#22 Michael @ 10:31 am August 4th, 2009

You know, I would like to see at least one Christian PF blog speak out against charging interest. Until the Renaissance, Christians were as against it as Muslims.

I thought it was a valid point because most Christians probably do not know about the rocky historical relationship between Christianity and interest.  While I don’t necessarily intend to “speak out against charging interest” I will address the question – should Christians charge interest?  That night, Tuesday, August 4th I decided to sit down and start this post.  That was before I knew there was going to be a Tsunami of posting on the topic of People to People Lending.

So what has caused all the ruckus regarding the flurry of Lending Club Posts?

For a limited time (August 15th, 2009) anyone who signs up and invests (lends people money) will get $50 to lend.  Typically this promotion is for $25.

If you are interested in signing up for Lending Club I suggest you (1) read some the above mentioned posts that introduce the program to be sure you are aware of the possible risks and returns.  (2) Go to www.lendingclub.com.  When you are signing up enter the referral code CEF when registering so you can receive your $50 bonus.

Comments

  1. says

    Interesting post Craig. Thanks for the in depth look at the topic including historical context of the prohibitions of charging interest, and how current conditions are different.

    My post was one of the ones referenced above – where I talk about investing with Lending Club – lending out my money with interest. I was very careful in selecting who I would loan money out to – and only chose loans where the people were bettering their debt situations, and where they were working hard at removing debt from their lives. I tried to stay away from loans where people obviously weren’t being responsible, or where unreasonable interest was being charged.

    I think it’s a fine line that we need to be careful with when lending money – and we need to be sure that we aren’t being predatory in our lending or harming people in any way.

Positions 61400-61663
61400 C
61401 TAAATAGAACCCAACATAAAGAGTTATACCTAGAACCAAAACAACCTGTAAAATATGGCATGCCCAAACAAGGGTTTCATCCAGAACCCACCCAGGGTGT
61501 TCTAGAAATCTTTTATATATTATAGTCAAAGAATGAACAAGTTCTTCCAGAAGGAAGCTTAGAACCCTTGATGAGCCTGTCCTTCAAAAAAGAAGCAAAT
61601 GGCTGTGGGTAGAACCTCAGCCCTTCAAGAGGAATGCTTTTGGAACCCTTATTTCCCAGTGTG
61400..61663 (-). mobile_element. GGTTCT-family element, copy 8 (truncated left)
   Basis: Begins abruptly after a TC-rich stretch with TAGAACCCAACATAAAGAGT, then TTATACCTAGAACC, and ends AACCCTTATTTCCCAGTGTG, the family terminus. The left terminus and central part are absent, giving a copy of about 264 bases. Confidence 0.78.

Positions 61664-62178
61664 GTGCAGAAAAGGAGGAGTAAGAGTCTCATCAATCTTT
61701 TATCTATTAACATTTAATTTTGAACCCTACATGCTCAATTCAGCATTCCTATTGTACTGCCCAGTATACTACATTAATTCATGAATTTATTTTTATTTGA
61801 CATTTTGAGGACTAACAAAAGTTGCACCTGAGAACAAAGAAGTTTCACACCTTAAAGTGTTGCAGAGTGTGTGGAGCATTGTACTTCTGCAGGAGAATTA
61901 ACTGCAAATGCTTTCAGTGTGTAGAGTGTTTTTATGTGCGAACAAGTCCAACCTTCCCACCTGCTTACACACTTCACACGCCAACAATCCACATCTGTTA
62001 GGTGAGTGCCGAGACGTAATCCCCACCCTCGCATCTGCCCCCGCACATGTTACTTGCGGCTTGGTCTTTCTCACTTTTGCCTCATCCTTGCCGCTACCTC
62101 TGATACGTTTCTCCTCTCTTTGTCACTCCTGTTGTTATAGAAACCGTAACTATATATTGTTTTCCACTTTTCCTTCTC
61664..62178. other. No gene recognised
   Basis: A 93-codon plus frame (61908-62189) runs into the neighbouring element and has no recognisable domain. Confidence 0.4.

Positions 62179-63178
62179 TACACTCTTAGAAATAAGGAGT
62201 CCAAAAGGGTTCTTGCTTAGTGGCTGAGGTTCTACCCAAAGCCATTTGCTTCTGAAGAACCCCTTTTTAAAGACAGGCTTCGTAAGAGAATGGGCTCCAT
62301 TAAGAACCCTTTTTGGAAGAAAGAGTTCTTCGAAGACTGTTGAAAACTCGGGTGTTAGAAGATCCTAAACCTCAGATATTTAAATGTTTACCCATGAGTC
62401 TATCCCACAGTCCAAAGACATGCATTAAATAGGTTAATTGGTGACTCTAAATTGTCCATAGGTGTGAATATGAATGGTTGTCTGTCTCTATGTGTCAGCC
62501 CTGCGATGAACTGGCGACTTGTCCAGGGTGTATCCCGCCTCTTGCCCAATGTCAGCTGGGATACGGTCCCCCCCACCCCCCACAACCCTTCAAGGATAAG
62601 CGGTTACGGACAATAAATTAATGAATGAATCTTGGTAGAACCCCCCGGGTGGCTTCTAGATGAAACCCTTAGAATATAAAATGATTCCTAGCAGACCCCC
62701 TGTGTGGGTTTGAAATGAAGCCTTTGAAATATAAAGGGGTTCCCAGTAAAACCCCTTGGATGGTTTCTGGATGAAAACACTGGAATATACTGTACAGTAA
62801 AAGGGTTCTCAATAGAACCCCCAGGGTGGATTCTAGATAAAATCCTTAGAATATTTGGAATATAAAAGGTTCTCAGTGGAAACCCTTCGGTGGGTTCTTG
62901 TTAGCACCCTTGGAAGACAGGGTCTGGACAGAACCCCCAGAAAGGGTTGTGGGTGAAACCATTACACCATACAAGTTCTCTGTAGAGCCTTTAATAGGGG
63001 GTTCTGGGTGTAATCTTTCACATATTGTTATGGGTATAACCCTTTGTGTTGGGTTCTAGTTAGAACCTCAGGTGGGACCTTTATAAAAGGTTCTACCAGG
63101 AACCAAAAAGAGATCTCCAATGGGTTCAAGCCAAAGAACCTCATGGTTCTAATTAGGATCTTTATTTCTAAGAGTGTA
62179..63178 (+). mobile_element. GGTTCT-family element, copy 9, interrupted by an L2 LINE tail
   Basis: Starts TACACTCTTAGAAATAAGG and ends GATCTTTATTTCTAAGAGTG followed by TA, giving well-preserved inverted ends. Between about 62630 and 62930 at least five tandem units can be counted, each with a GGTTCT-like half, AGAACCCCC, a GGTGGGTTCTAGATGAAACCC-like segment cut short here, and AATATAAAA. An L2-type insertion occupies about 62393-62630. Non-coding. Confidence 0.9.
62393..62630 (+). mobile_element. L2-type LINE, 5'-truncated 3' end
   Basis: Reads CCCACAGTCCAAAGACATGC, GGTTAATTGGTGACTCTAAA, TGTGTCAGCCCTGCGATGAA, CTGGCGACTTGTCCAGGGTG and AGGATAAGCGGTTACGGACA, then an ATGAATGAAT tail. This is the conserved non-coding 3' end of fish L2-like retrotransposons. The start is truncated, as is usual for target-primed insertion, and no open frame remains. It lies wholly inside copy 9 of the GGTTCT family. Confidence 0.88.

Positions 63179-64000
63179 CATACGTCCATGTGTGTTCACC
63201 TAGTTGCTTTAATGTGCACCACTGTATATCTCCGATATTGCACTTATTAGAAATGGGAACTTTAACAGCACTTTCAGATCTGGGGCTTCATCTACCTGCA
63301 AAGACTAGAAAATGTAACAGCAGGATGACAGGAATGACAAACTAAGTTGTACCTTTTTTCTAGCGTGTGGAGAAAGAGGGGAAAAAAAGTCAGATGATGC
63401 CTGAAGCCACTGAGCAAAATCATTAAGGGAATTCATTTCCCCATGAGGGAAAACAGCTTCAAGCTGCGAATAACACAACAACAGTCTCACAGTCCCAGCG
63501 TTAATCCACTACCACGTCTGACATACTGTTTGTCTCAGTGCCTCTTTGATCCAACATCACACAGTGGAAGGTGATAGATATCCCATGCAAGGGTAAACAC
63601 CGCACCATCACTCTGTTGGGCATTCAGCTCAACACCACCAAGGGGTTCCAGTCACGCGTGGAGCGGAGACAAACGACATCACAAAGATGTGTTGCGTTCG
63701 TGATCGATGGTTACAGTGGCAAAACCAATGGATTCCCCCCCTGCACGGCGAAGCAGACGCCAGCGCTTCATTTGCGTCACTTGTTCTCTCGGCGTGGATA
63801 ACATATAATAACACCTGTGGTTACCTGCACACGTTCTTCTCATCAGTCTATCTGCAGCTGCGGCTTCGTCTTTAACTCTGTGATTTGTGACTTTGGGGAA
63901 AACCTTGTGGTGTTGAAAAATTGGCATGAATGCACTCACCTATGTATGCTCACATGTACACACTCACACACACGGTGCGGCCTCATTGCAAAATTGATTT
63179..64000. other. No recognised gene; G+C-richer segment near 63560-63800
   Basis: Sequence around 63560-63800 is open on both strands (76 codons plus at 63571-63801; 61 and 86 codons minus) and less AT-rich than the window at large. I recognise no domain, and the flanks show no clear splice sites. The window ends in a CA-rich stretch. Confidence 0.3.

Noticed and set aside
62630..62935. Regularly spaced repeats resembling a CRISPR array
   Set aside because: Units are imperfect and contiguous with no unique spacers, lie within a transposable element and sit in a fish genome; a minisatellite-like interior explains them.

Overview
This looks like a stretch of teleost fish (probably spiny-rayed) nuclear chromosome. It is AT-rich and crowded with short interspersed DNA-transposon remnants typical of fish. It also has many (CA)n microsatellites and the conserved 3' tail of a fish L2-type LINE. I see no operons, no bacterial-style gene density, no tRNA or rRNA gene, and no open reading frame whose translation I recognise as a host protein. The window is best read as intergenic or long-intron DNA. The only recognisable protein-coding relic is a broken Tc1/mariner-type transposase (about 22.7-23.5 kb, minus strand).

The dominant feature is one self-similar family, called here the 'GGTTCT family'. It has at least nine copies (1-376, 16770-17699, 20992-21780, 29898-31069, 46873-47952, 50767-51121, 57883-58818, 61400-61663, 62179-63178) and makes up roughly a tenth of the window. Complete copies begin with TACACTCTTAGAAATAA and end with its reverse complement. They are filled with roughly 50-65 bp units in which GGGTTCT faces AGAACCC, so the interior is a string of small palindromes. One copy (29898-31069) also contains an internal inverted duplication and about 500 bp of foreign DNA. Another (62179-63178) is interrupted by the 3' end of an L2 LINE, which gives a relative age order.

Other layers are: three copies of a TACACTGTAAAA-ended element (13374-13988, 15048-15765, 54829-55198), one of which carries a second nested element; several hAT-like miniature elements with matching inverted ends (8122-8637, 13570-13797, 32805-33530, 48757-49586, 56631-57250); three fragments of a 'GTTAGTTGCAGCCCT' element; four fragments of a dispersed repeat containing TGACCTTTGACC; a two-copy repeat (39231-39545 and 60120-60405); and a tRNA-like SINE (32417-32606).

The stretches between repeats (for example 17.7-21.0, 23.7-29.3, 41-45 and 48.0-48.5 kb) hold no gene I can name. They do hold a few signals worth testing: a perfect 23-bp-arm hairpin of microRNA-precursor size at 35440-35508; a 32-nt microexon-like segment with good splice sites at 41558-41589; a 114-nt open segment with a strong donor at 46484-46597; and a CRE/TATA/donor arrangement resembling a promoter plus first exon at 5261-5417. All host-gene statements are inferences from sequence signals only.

.-= Peter´s last blog ..Should I Do A Debt Consolidation Loan? Important Things To Consider Before You Do. =-.

  2. Craig says

    @Peter Thanks for you comment. I think the selection process is the most important element as we control our lending. I do not want to be responsible for predatory lending as the Bible does not have a lot of positive things to say about it.

  3. says

    Craig, great post. I’ve wondered about this myself. I am a Christian, and do participate in lending because A: I’m not feeling financial secure enough to donate money outright and B: I feel like it helps people while providing me with a little financial security, and a little gain.

    Thus far, my six month experience with both Lending Club and Kiva is showing me that it is indeed helping people–one of my loans has already been repaid (two and a half years early!) I just try to make sure that I’m acting in the borrower’s best interest.

    Great points, and great research too! Thanks!
    .-= jessc098´s last blog ..Day 10: Fix it first =-.

    • Craig says

      @jessco98 Thanks for you comment. My main goal in this post was to address this question biblically as I know others have also asked the question. Thanks for your ideas.

  4. says

    Craig,

    Thanks for researching and writing on this topic. As with many issues, Christians cannot simply find a “proof text” to hang their hats on. God expects us to consider the principles behind the actions and actually use our brains. You did a great job of not only giving the biblical historical background, but the reasons for the biblical directives. It was a help for me as I have been struggling with the issue. I plan to re-read this post a few times to let it soak in.

    Thanks again.
    .-= Joe Plemon´s last blog ..True Confessions: I Bounced a Check =-.

    • Craig says

      @The Digerati Life Thanks so much for your comment. I’m honored to know you took the time to read this post and leave a comment.

  5. says

    If a brother in-law borrows money, do you charge interest? You might, but because there’s a relationship the important thing is helping the person, the thought of personal gain vis interest runs counter to the generous impulse.

    Now, in P2P lending we’re speaking of people you have no background of relatedness to.

    I’m not a Christian personally, but I was raised to be one and I believe it is not Christian to accept interest because you are to love all as you love your brother.

    That said, the secular reality of lending always accompanying interest means that it is never ever wrong and perfectly legal to charge modest interest on any loan.